Bob Love facts for kids
Love with the Chicago Bulls
|Director of community affairs and goodwill ambassador|
December 8, 1942 |
Bastrop, Louisiana, U.S.
|High school||Morehouse (Bastrop, Louisiana)|
|Listed height||6 ft 8 in (2.03 m)|
|Listed weight||215 lb (98 kg)|
|NBA Draft||1965 / Round: 4 / Pick: 33rd overall|
|Selected by the Cincinnati Royals|
|1976–1977||New York Nets|
|Career highlights and awards|
|Career NBA statistics|
|Points||13,895 (17.6 ppg)|
|Rebounds||4,653 (5.9 rpg)|
|Assists||1,123 (1.4 apg)|
Robert Earl "Butterbean" Love (born December 8, 1942) is an American former professional basketball player who spent the prime of his career with the National Basketball Association's Chicago Bulls. A versatile forward who could shoot with either his left or right hand, Love now works as the Bulls' director of community affairs and goodwill ambassador.
High school and college career
After starring at Morehouse High School (now defunct) in Louisiana, Love played basketball for Southern University, where he also became a brother of Alpha Phi Omega. He earned All-America honors in 1963.
In 1965, the Cincinnati Royals selected the 6’8" forward in the fourth round of the 1965 NBA draft. Love failed to make the team, and instead spent the 1965–66 NBA season in the Eastern Basketball League. After averaging over 25 points per game, Love earned the EBL Rookie of the Year Award and gained enough confidence to try out for the Royals once more. He made the team on his second attempt and played two seasons for the Royals, largely in a reserve role. Love made his NBA debut on October 18, 1966. In 1968, the Milwaukee Bucks selected him in the NBA Expansion Draft and traded him to the Chicago Bulls in the middle of the 1968–69 season.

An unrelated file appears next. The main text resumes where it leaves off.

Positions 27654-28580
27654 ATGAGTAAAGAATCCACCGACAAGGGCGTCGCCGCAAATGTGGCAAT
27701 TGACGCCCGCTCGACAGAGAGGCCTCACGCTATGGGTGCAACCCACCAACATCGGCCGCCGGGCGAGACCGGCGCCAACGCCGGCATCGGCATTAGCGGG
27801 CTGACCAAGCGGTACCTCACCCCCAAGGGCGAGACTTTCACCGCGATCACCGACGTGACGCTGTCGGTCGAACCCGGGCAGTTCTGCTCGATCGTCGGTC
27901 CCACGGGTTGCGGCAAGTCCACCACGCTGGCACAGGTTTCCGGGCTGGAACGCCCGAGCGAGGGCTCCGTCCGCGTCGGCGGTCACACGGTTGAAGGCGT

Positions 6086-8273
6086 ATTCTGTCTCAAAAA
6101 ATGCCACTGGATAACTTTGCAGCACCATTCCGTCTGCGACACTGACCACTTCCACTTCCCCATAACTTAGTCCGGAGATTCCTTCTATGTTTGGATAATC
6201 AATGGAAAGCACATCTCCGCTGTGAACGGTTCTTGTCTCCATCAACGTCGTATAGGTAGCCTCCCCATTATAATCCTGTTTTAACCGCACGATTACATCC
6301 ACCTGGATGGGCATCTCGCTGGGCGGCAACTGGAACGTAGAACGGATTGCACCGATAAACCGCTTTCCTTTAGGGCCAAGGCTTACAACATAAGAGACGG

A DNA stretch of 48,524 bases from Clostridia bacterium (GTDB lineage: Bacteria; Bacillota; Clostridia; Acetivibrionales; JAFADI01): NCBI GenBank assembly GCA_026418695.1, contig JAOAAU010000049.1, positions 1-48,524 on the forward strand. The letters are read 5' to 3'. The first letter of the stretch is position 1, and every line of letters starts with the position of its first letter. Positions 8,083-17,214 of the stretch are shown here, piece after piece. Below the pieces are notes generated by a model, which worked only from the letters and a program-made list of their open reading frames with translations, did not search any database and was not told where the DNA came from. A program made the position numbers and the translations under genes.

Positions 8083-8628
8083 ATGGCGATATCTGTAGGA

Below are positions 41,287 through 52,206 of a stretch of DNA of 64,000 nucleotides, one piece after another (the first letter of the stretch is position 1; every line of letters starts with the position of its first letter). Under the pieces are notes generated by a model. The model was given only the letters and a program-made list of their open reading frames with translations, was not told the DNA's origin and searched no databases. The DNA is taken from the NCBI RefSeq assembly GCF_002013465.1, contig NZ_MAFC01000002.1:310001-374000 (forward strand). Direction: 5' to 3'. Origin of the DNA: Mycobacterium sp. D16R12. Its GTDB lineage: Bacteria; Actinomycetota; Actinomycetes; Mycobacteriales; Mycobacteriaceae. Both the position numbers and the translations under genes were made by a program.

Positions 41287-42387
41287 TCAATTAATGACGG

Love flourished while playing for Dick Motta's Bulls. In 1969–70, he became a full-time starter, averaging 21 points and 8.7 rebounds. The following two seasons he averaged 25.2 and 25.8 points per game, appeared in his first two NBA All-Star Games, and earned All-NBA Second Team honors both seasons. Love also appeared in the 1973 All-Star Game, and he would average at least 19 points and six rebounds every season until 1976–77. Love was named to the NBA's All-Defense Second Team in 1974 and 1975.
NBA career statistics
|GP||Games played||GS||Games started||MPG||Minutes per game|
|FG%||Field goal percentage||3P%||3-point field goal percentage||FT%||Free throw percentage|
|RPG||Rebounds per game||APG||Assists per game||SPG||Steals per game|
|BPG||Blocks per game||PPG||Points per game||Bold||Career high|
Love ended his NBA career with the Bulls after spending parts of the 1976–77 season in New York and Seattle. He would finish with career totals of 13,895 points, 1,123 assists, and 4,653 rebounds. Love developed a stutter in childhood, and some say it prevented him from finding meaningful employment after his playing days were over. At one point, Love was hired as a busboy and dishwasher by Nordstrom where he earned $4.45 an hour. Eventually, John Nordstrom, the director of the family business, was so impressed with the former NBA star's work ethic, he offered to pay for speech therapy classes. Nordstrom later promoted Love to be the corporate spokesperson. In 1993, Love returned to the Chicago Bulls as their director of community relations. One of his duties in this position involves regularly speaking to school children. Love has also become a motivational speaker.
In Spanish: Bob Love para niños
Bob Love Facts for Kids. Kiddle Encyclopedia.